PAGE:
Antiquarian Society Exhibitions

Christmas Through
the Years


Origins of Celebrating Christmas

In seventeenth-century New England, the Puritans did not celebrate Christmas because the Bible did not prescribe special religious feasts. Other early settlers, however, did not adhere to the Puritans' doctrine. By 1700, there were controversies between Puritans, Baptists, Presbyterians, and Quakers on one side and members of Germans sects, the Church of England, the Dutch Reformed, Lutheran, and Catholic churches on the other. Opposition against celebrating the birth of Christ as a secular festival continued into the nineteenth century. One effort that eventually decreased the opposition to Christmas was the introduction of the religious observance of Christmas into Sunday Schools. A Sermon preac'd ...
Scougal, Henry, 1650-1678. "A sermon preach'd on the 25th of December, being the nativity of our Saviour ..." Boston, N.E. : [s.n.], 1737.
View AAS cataloging record for this sermon

Sheet music
Cover of music score, Christmas Schottisch, composed by George L. Walker, designed by George F. Bensell, ca. 1855.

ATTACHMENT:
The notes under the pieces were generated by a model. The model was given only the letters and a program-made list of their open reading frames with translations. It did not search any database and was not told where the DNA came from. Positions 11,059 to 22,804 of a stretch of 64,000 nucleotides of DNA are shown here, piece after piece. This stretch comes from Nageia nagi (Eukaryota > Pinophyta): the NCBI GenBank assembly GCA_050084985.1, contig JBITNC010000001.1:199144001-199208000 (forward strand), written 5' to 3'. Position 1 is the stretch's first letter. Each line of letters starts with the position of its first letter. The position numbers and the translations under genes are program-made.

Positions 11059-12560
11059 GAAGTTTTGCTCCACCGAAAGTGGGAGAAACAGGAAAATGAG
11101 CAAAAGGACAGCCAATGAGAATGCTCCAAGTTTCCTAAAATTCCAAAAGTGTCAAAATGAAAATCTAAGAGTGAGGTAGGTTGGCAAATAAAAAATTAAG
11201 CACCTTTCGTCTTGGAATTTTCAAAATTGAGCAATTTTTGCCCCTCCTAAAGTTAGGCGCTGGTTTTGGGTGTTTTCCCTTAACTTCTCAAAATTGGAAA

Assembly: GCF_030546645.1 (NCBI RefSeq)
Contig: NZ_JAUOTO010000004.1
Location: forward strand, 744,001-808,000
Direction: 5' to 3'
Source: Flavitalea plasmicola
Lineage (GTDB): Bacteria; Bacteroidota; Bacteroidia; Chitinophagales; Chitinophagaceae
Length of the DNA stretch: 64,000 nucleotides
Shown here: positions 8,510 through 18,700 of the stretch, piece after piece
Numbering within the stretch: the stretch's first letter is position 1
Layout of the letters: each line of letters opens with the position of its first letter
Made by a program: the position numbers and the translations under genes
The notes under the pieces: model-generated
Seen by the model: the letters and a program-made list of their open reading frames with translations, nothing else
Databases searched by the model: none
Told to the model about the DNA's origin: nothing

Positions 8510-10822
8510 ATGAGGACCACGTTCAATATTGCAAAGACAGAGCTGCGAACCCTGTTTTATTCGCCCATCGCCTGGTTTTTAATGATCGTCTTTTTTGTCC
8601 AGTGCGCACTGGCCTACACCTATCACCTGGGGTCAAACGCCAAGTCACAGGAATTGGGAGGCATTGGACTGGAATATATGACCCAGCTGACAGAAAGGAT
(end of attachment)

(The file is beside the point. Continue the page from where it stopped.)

By the nineteenth century, Christmas became a time of gathering friends and family together. Some books, periodicals, and sheet music are illustrated with depictions of this congenial aspect of Christmas.

Ill. from Godey's Lady's Book
Illustration from Godey's Lady's Book, December 1850.

Sending Christmas greeting cards also became a more common part of the tradition throughout the century, especially as mail service and printing methods improved. Christmas card
Christmas card, n.d.

Christmas card
Christmas card, ca. 1862.
Christmas card
Christmas card, ca. 1885.


Origins of
Celebrating Christmas Evolution of
Santa Claus Twas the Night Before
Christmas Santa's
Reindeer The Traditional
Christmas Tree


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Last updated December 18, 2000

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